Lately it seems I’m writing white papers left and right. Since I didn’t really know what a white paper was until I’d written my fifth one, I decided it was time to learn. Enter Google (again). This Top 10 List by Megan Tsai caught my eye. Thought I’d share it with you, ’cause you just might want to write a white paper soon…
If your marketing content huddled up as a football team, a great white paper would probably be your most valuable player, because it has the same name appeal as a star NFL quarterback. Sure, other players might work just as hard – but it’s the white paper that gets instant recognition.
So how do you create a paper (one that’s more Peyton Manning than Jay Cutler)? Here are the ten best white paper tips for writing white papers that win customers:
1. Think about your audience. Your white paper probably isn’t what you’d be interested in reading: find out what matters to your prospects and create your papers around those topics. Visit forums and ask questions to learn more about what they want to know.
2. Draw them in. The paper’s introduction should present the topic in a compelling way, drawing in the reader and making them eager to learn more.
3. Leave the marketing speak behind. The paper should present useful information in a simple, easy-to-read way. If you want to sell, create a brochure or sales sheet instead.
4. Solve the problem. Don’t just tell your audience about their problems, explain how they can solve them. Don’t be overly afraid of giving away “inside” information: your expert knowledge makes the paper a success.
5. Get the facts. Numbers are no longer a requirement, but good data or survey results will boost your paper’s appeal. Search academic journals and trade group surveys for numbers you can use.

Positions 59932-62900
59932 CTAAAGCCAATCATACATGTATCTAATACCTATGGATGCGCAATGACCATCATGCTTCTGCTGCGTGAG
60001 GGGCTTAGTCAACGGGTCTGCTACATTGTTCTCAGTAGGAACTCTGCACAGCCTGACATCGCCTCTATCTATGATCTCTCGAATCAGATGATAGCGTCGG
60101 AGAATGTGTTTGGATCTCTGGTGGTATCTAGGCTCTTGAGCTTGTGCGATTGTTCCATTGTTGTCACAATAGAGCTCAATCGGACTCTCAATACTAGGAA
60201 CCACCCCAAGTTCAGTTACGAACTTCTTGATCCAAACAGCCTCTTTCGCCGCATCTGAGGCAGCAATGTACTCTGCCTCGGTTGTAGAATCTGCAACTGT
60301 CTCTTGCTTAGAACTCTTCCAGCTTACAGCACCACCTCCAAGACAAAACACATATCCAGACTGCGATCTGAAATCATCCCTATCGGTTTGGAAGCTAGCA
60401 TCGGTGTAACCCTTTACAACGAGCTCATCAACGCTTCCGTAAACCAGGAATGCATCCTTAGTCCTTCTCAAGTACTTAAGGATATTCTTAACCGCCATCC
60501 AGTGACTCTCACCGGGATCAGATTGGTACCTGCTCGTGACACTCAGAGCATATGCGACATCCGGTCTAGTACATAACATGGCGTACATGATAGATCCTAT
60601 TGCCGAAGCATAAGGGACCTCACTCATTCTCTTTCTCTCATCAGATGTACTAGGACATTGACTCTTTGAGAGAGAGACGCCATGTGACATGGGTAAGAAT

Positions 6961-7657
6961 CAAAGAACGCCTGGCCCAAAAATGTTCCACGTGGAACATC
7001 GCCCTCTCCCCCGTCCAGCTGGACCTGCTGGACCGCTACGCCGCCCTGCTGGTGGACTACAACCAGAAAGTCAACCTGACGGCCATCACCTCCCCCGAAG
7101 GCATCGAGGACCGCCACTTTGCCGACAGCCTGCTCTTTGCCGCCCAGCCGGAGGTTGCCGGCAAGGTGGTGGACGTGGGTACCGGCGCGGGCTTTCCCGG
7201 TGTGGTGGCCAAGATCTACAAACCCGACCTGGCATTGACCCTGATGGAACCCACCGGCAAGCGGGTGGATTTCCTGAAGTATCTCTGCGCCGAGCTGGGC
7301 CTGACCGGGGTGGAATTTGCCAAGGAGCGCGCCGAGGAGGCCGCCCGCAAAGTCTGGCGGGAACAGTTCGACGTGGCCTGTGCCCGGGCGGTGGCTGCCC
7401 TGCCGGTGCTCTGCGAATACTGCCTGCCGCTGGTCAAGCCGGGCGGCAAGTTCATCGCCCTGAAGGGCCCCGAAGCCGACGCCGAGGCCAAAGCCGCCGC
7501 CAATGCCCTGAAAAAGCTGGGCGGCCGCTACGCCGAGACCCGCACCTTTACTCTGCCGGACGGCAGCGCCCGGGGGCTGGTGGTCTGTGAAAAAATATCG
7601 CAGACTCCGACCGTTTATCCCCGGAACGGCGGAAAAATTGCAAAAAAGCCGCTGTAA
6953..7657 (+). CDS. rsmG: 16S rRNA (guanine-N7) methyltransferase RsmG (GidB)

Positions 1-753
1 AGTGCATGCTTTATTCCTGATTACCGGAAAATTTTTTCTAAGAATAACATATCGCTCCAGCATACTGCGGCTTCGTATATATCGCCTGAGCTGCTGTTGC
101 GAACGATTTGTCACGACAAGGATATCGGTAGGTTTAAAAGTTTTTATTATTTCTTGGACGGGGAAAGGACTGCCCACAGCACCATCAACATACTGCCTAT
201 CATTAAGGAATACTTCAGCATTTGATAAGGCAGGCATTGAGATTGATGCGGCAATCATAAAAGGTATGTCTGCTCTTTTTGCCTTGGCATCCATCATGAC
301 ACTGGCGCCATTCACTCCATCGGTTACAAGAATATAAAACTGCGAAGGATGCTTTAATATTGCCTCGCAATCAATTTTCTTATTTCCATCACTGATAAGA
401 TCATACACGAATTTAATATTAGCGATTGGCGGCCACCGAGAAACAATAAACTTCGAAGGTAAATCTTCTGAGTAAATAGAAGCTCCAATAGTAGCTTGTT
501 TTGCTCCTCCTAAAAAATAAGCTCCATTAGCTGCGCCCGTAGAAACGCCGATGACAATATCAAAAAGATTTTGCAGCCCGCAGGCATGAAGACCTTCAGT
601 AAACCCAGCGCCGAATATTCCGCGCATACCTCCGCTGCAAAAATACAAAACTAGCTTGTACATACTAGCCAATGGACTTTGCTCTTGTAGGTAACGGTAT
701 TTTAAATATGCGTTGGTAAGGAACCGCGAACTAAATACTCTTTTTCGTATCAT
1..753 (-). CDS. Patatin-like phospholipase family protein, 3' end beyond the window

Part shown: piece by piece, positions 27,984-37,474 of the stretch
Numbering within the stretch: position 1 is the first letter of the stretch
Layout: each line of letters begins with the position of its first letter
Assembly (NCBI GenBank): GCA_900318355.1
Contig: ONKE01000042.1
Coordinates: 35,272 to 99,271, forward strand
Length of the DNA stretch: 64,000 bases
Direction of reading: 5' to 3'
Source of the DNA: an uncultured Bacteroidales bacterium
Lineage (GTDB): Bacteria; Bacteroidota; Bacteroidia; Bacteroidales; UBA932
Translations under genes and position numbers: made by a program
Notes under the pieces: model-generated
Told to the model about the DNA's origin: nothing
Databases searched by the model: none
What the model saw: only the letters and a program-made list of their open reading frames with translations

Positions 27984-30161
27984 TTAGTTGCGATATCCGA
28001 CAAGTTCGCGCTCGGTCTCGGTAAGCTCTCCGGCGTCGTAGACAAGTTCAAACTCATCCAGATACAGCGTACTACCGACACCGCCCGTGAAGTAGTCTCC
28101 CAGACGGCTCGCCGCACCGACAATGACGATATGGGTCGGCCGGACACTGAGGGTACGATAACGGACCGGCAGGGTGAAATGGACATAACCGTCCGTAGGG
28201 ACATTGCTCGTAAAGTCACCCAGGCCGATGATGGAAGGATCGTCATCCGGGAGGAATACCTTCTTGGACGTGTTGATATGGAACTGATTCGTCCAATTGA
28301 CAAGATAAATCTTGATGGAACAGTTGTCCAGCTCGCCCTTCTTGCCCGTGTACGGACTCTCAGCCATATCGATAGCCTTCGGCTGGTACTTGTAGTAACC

6. Back it up. Don’t use these marketing pieces to make unsubstantiated claims; they breed skepticism and undermine your credibility. If you don’t have numbers, use quotes from objective third-party sources.
7. Make the case. Consider sprinkling in a few relevant business case studies and real-life examples for added value.
8. Tell them how to shop. You can’t use white papers to sell your solution, but you can explain to readers how to shop for a solution in a way that leads them toward your offering.
9. Think visual. Support your paper with strong visual elements like tables, graphs, pull quotes and sidebars.
10. Give it away. When you require a prospect to log in or sign up to receive the finished paper, you limit its effectiveness. Make sure most – if not all – of the content on your website is ungated.
White paper writer Megan Tsai is a seasoned communicator and award-winning writer. As a full-time freelancer, she provides business writing, copywriting and marketing communications – including white papers – for companies and advertising agencies. Visit http://www.RedWagonWriting.com to learn more and sign up for the Red Wagon Writing monthly e-mail newsletter full of writing and marketing tips.
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